Kelly Whatley married into farming. She lives in south Texas, and farms and ranches across three counties with her family. Whatley said because there’s limited time to look at market reports and trends, she wishes there was a method to decide when the time is to make decisions during the year.

“We need to increase our yields and we need to increase our margins,” Whatley said. “Anything that takes away from the margins, especially, it’s not going to get used. Our margins are so slim anyway.”

While there are a number of burgeoning benefits for AI in different fields, including agriculture, the panel of producers also shared some chief concerns about integrating it into their operations right now.

Labor demands are a key issue Straley sees right now and he’s not sure AI can solve that problem, but rather change the labor required for the job.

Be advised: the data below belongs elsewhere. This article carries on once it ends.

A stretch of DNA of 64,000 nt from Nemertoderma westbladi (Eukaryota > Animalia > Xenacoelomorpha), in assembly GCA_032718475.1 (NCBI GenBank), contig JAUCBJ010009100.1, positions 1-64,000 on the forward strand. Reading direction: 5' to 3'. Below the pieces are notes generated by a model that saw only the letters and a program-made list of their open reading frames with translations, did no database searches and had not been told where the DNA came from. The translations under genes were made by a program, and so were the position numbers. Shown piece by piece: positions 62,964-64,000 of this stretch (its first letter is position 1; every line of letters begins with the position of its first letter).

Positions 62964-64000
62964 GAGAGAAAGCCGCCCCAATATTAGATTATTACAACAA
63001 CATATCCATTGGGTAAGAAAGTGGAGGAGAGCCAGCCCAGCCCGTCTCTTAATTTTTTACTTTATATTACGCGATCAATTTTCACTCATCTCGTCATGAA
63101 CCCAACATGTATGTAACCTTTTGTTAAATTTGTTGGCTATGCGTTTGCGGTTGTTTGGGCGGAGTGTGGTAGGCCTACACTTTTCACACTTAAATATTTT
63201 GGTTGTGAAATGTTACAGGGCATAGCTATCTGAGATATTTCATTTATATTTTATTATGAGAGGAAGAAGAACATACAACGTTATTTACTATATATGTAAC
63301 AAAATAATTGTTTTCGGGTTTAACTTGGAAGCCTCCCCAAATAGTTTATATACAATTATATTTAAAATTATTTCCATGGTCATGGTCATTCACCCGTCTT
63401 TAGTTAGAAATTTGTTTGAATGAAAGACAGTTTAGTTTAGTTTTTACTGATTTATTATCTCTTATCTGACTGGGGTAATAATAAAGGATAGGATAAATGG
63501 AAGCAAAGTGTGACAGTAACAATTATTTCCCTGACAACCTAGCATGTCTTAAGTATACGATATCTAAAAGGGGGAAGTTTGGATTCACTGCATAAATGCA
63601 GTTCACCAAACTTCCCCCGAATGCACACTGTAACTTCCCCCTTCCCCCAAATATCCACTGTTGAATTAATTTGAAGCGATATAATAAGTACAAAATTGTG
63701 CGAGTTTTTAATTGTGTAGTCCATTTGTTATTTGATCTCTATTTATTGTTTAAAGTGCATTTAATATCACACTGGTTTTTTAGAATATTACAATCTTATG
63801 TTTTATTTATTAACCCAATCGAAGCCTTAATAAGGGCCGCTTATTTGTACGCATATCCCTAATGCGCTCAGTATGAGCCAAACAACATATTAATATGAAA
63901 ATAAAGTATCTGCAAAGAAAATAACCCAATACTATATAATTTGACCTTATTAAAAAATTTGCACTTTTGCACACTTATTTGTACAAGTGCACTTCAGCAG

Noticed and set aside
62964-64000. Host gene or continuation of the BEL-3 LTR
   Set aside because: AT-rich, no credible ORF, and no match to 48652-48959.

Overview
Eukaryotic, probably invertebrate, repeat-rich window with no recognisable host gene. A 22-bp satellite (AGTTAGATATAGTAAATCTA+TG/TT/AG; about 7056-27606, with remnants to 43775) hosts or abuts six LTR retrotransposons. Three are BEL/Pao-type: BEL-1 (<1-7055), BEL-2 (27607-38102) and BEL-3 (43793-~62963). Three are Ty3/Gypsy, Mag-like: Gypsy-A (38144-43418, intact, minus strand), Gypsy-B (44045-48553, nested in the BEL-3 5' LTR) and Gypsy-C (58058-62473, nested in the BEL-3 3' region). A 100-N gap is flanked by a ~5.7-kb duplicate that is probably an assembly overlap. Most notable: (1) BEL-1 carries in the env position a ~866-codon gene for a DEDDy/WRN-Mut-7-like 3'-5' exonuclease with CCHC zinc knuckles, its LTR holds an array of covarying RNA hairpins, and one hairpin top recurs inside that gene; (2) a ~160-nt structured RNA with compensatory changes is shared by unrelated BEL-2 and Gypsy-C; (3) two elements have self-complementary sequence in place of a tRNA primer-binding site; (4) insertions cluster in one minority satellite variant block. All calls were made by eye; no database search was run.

“Going forward as technology changes, we’re going to be relying on people to have a better understanding of a broad scope of things and that is something that our education system today is not set up for,” Straley said.

Internet access continues to increase, but farming and ranching are still often conducted in some of the nation’s most rural areas. Lacey Vardeman and her family have 18,000 acres to run cattle and 10,000 acres for farming cotton in the western part of the Texas Panhandle near Lubbock. They’re so remote there’s no internet.

“Rural America does not have the internet bandwidth to deal with this,” Straley said. “As we’re talking about having spray drones out there and relying on internet access to get information, trackers relying on it, and even a lot of areas that do have what we think is high-speed internet, there’s not enough bandwidth to get this done.”

Cost-benefit analysis is also something producers are currently weighing with where AI is at in the agriculture field. Whatley said while she knows AI technologies cost money to develop, they also cost farmers money to use and sometimes that cost doesn’t outweigh the benefit.